Colleen's Reviews > 150 Pounds: A Novel of Waists and Measures

150 Pounds by Kate Rockland
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Jan 28, 12

Read from January 13 to 18, 2012

In 150 Pounds, two successful bloggers on opposite ends of the scale face off. Alexis Allbright blogs at "Skinny Chick" and lives by a strict regimen of healthy food and workouts while Shoshana Weiner blogs at "Fat and Fabulous" where she encourages women to be happy at any size. They each personify what the other hates and there seems to be no common ground between them. As they each face major life changes, the beliefs to which they have clung do desperately are challenged and their eyes are opened to the other side of the argument.

Alexis Allbright is a size zero health fanatic who works out diligently at the crack of dawn and carefully monitors her intake by logging each morsel on her iPhone. She writes at her blog "Skinny Chick" about healthy eating and maintaining your physique. She is righteous in her vilification of all things fat and has thousands of loyal followers. Shoshana has battled weight most of her life as has all members of her family. Although she is thinner than her highest weight, she is still overweight and blogs at "Fat and Fabulous". She encourages her followers to love themselves at any size and eschews any mentions of diets. When Oprah invites the two successful bloggers onto her show, they face off and do battle over their opposing ideologies. Alexis lobs facts and figures about the dangers of poor eating and excess body fat while Shoshana argues for "fit at any size" and against the unattainable standards of size imposed on women by media.

This topic is all over the media today. There is increasing evidence that the food we eat and lifestyle we lead are at the root of many illnesses - this makes a compelling case for clean eating and maintaining an ideal weight. But at the same time holding up unrealistic body images as ideal and shaming the overweight causes it's own problems ; the "fat and fit" movement asserts that people can be healthy at any size. By putting Alexis and Shoshana at either side of this argument, Rockland brings the issue to life.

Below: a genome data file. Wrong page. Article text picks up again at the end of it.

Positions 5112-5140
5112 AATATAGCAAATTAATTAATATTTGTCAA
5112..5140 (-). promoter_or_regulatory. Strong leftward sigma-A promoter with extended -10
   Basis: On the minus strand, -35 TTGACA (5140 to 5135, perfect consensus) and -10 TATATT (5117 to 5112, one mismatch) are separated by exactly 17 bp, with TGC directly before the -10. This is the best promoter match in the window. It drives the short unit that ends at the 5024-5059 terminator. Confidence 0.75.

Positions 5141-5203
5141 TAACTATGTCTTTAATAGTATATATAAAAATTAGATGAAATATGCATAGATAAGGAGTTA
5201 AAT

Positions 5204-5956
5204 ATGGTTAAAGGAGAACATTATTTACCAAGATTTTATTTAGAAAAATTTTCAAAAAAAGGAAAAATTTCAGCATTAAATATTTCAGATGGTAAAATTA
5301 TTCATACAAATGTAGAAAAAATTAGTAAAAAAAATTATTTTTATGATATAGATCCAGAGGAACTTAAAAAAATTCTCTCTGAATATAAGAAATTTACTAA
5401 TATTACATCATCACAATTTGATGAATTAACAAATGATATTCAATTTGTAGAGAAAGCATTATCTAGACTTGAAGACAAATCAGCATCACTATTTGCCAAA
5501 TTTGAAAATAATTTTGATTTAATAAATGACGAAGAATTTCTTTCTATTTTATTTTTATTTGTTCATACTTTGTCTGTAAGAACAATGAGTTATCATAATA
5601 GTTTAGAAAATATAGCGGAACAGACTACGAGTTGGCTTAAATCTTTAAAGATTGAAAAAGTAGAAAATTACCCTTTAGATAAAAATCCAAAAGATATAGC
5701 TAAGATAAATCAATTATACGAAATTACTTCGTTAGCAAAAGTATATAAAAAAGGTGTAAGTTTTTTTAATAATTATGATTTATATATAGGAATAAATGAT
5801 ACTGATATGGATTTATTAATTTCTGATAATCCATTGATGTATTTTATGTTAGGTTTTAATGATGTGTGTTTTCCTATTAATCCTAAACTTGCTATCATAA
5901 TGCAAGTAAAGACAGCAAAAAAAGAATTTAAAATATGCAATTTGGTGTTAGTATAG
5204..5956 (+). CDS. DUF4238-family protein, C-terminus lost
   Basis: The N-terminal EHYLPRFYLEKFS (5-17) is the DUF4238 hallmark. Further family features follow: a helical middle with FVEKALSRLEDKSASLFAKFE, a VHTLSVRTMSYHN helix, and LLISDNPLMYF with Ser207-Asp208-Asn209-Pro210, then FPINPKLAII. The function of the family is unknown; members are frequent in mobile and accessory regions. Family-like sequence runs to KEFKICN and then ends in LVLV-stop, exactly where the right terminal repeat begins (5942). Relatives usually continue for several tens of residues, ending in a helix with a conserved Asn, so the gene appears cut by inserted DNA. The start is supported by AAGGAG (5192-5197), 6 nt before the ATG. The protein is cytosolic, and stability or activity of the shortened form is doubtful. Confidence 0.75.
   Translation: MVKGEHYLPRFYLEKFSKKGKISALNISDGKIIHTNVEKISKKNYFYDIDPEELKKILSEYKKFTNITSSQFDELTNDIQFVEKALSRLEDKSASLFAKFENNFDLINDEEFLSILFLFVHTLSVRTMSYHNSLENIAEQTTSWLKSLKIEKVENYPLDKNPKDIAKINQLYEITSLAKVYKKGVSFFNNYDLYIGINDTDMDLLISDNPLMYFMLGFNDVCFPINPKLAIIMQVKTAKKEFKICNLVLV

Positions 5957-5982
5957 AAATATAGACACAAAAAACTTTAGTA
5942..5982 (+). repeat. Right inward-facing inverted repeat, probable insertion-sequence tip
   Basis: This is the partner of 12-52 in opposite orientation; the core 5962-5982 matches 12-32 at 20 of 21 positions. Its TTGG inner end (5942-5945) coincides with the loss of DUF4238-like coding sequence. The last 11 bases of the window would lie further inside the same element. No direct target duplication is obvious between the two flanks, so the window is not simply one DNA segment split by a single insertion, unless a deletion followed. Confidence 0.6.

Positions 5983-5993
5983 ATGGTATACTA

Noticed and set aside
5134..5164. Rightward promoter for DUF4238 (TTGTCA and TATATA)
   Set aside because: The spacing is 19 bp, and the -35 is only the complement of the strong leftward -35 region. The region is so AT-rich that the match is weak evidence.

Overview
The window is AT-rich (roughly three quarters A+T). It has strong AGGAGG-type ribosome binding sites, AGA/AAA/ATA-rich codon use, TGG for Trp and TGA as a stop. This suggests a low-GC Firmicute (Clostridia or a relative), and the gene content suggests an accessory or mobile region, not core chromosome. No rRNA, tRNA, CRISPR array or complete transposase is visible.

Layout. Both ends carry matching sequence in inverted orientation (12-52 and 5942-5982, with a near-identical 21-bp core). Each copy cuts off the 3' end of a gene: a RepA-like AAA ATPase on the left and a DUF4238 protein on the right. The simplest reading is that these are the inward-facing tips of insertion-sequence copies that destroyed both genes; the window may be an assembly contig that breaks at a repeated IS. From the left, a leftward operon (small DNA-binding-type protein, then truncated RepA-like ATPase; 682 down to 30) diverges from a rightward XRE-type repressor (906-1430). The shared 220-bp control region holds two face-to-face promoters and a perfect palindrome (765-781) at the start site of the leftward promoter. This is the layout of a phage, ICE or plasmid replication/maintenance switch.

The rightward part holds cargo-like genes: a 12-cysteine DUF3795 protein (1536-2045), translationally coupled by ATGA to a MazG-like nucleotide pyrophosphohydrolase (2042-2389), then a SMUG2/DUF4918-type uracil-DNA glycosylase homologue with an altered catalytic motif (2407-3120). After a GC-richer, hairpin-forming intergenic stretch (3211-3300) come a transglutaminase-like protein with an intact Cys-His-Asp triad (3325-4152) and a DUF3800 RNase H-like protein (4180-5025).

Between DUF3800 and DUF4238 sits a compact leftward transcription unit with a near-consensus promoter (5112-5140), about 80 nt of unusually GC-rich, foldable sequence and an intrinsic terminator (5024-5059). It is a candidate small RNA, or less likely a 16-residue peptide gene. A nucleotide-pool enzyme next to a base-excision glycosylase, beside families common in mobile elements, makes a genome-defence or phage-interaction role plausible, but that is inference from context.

Rockland has created two very real characters in Alexis and Shoshana. In 150 Pounds, Alexis definitely seems the less sympathetic character mostly because she has such a sharp edge; Shoshana is warm, collects friends easily and gladly takes on those that demonize overweight women. Of course, neither is as one dimensional as their side of the argument or their blog would make it seem. The story in this novel is learning what makes each of these women tick, what drove them to the positions they hold so strongly and whether they have the capacity to change.

The topic of body image certainly hit home for me and was part of the reason I enjoyed this story so much. In addition, it is set in NYC so many places were familiar and it was interesting to read about two successful bloggers. Beyond all that, it is a fun, light read befitting of its lovely cover!
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